Jim Owczarski, 9 January 2022
When last we left The Wargaming Company’s David Ensteness, he was regaling us with stories about why his company chose to dive head-first into the manufacturing of plastic Napoleonic miniatures, why they chose plastic over lead, and why they chose 10mm figures when 12mm are all the fashion this season.
This time around, he talks about which nations will be first in our greedy hands, just how serious he was about a remarkably bold promise, and what happens if the world falls down again.
So, tell us, which nation(s) are the first out the door?
Well, there’s a rumor we’ll do the French 😛 (Author’s Note: Funny guy…)
You’re about to ask me about producing miniatures to match our ESR Campaign Guides – and that’s exactly what we’re going to do. As the people who follow us know, we’re transitioning all our Campaign Guides to a new, radically expanded format and the first two we published cover Napoléon’s entrance into each Iberia and Russia. So that’s where you’re going to see us starting. Which I guess is a little vague since nearly everyone marched troops into Russia with Napoléon (Editor’s Note: Interview subject cleverly avoids obvious follow-up question.)… but [mostly] we’re going to start with the biggest players because it is the most practical.
Another thing I have always wondered about, how will you choose which nations and troops to do?
I don’t know how other companies have chosen. Maybe by theme? Maybe by available resources? Maybe by whim? Honestly, if it was up to me and we didn’t have to worry about coordinating any products and were just starting from zero, I’d do Early War French, Austrians, Prussians, and Russians right out of the gate, because I think they look the coolest. (Author’s Note: First thing this fellow has said with which I have fundamentally disagreed. The obvious answer is 1809 French and Bavarians.)
But… yeah, we’ve got existing products to coordinate with and there are whole backstories to why they are made available in the order they are but without digging into that, if we’ve got a book on Napoléon’s invasion of Russia available that provides you battles and a painting guide for 1812, then it doesn’t make a lot of sense to start with 1806 Prussians because now you’re saying: “Dude, I bought the Russian book but these 1806 Prussians aren’t in it and you don’t even have a book for them [yet]!” So, back to removing barriers to entry, it is important that we coordinate the pieces.
You have made a bold statement, viz.: you want to provide miniatures for all the uniforms in your campaign guides. Really? ALL?
That’s literally our plan.
When we were finishing Iberia-1s3: To Assure My Dynasty, part of our decision about how many different variations to include for Spanish was specifically based on: How many sculpts do we want to have for the La Nuevo Cazadores y Infanería? Because our intent is that if there is a figure represented in our book then there should be a matching figure in one of our miniature packs.
That’s not just an O.C.D. thing, that’s also about removing barriers to entry (again). A player new to historicals or even just to Napoleonics doesn’t know why some things are left out while others aren’t. They aren’t going to innately know, “Oh, sure, they showed me ten ways these guys could be dressed but only provided me six because ten was inconvenient to produce and they are all the same anyways.” Instead they are going to be confused: “How come there are ten here in the book but six here in the pack?” Less confusion is good. Less barriers to entry is good. (Author’s 15 (or so) year old self just cried a little, remembering.)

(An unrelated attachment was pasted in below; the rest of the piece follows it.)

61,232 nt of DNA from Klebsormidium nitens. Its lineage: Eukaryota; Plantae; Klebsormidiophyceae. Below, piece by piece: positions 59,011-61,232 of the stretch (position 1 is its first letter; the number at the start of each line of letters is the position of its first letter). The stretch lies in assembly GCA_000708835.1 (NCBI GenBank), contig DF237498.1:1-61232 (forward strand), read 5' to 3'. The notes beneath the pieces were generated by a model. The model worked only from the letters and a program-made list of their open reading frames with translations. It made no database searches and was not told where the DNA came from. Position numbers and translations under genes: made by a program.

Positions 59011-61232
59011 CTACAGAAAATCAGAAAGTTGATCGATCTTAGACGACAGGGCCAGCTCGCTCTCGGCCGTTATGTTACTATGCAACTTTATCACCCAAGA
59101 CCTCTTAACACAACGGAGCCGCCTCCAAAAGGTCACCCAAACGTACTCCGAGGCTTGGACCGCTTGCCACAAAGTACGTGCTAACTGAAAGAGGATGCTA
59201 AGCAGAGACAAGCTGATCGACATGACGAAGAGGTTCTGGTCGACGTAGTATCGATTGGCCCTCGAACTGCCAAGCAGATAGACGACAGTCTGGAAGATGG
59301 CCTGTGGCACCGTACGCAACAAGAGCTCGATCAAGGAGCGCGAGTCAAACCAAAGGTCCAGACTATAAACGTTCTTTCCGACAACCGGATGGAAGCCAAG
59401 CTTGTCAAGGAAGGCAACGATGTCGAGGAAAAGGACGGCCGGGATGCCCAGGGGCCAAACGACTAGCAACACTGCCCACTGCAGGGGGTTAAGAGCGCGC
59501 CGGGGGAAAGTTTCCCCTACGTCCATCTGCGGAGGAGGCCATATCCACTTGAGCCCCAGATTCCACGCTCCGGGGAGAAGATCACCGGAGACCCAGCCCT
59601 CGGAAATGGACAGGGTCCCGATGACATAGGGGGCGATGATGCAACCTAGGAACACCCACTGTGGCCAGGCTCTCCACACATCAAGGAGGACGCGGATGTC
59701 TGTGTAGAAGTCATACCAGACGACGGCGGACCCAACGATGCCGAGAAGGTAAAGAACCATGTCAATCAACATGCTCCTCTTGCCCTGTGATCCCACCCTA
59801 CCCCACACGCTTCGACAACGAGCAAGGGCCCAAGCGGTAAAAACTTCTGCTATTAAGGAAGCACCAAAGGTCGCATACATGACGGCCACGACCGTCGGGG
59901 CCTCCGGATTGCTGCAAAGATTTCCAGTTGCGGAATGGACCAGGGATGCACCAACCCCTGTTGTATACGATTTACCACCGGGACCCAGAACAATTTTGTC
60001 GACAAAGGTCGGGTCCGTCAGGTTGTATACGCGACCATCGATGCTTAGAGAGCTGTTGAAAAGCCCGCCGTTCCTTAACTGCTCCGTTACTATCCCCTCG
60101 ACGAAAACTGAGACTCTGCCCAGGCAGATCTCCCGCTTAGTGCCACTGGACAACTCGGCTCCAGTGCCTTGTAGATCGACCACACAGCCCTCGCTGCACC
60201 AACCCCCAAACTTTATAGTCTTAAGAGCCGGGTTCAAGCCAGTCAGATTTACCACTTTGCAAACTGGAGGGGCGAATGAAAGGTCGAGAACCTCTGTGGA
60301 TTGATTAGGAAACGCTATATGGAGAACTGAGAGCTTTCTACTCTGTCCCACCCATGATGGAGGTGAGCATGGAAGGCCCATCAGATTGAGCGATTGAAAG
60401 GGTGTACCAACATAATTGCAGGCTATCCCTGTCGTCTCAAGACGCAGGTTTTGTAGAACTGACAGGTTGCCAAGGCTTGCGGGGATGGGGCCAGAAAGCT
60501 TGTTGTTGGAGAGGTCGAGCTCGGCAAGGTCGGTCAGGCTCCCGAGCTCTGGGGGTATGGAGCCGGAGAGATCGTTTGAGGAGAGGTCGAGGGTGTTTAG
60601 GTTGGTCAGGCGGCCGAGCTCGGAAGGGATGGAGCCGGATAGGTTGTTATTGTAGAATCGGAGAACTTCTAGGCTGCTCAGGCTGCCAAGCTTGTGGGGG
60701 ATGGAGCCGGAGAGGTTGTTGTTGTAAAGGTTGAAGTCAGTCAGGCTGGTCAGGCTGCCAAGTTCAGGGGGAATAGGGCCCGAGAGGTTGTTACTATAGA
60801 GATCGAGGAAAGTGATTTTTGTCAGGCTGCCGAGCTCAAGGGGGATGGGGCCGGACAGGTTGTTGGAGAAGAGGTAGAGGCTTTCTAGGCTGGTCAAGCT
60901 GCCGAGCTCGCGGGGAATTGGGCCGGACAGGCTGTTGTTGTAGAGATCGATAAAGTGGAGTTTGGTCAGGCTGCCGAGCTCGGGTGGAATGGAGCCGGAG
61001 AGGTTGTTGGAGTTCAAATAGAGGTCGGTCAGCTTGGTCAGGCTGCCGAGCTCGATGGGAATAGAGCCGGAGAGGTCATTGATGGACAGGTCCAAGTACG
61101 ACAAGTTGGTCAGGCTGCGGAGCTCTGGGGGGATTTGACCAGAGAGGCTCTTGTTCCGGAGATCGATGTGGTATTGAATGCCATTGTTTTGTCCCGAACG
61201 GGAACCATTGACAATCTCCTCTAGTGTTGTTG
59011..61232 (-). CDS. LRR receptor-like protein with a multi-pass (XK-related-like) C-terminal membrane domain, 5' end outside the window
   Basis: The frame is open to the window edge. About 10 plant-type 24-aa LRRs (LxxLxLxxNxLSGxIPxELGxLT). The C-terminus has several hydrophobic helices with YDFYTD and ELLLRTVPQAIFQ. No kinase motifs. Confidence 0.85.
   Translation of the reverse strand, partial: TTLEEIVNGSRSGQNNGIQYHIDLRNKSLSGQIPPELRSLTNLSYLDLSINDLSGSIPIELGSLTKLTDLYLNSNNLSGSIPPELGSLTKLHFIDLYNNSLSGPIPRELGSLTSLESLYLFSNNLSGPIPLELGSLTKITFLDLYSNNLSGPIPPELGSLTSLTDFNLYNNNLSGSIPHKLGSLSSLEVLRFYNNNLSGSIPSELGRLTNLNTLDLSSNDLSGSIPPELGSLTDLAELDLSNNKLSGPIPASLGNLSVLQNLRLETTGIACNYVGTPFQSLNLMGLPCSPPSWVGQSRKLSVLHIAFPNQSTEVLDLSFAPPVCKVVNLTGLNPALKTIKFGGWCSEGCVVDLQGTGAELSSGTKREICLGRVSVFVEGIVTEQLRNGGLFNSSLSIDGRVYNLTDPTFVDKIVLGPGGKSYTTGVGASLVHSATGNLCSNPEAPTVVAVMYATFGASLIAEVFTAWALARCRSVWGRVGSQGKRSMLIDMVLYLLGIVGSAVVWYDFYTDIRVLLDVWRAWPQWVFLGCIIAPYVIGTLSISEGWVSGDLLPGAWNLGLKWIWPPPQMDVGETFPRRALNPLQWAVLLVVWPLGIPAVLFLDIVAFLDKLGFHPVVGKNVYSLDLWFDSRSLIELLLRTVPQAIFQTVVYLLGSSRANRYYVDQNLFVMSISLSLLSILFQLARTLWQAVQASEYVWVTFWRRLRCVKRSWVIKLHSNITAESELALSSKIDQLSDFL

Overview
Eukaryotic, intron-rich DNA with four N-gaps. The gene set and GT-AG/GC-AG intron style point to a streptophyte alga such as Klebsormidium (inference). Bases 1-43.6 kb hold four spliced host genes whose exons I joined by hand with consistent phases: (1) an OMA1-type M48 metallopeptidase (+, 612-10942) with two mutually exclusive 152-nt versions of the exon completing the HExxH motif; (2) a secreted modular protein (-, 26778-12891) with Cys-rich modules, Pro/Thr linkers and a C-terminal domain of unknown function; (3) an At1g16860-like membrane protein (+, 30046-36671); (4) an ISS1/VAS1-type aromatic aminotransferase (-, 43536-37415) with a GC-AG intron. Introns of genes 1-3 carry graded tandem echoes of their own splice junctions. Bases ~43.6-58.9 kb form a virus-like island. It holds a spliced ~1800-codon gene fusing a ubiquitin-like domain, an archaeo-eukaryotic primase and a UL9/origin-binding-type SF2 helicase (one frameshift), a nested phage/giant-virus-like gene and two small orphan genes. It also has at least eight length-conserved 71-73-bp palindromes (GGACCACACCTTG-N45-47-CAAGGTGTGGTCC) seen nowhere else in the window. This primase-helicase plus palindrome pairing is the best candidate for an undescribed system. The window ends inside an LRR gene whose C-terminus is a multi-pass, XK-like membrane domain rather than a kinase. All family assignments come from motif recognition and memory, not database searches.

We’re making sure all our pieces fit together.
Some historical gamers may dislike like sci-fi or fantasy systems for being too proprietary, but there are a lot of things that those companies have done right that provide a better customer experience. There’s no shortage of resources on how to paint stuff, from patterns to techniques there is exhaustive support for many of them. That really does not exist for many (most?) historical periods, and a lot of that starts with simple (but often complex to execute) product coordination: We’re making sure all our pieces fit together.
I am contractually obligated to ask: Will there be Opolchenie?
We plan to offer everything that is in Master of the World… are there any in 1812-1s3: Master of the World? (Spoiler: Yes, yes there are Opolchenie in Master of the World.)
When can I hold the first pack in my hands?
Shoot, I was supposed to bring some huh? Oops.
Well, I think we’ve got some preview images to show off and we’re going to continue previewing sculpts as we move towards their eventual release.
Goal is obviously to release at AdeptiCon 2022, so that’s 23 March. Once we are farther down the production road we’ll start taking orders. Our intent is that anyone who orders before the convention can pickup their stuff at the convention if they want, otherwise it will ship following, so… if you want stuff as early as possible… see you at AdeptiCon! Otherwise, we’d be shipping immediately following.
You’re kind not to ask, but I know everyone has to be wondering: With the supply chain thing and pandemic thing… what happens if things don’t go right, if there are delays, etc. And knowing that it is on everyone’s mind about everything, I want to say we are going to try to communicate as best we can on our website, on our Facebook Page, on our Facebook Group, and via our e-mail list so that people know what to expect.
You can see more previews weekly at thewargamingcompany.com and as we get closer to release we intend to walk through “What’s in a Box Set” and make pre-orders available.
Best to David and The Wargaming Company in all this. Now to figure out if I can make my way to Adepticon in time to snag a few wee lads.
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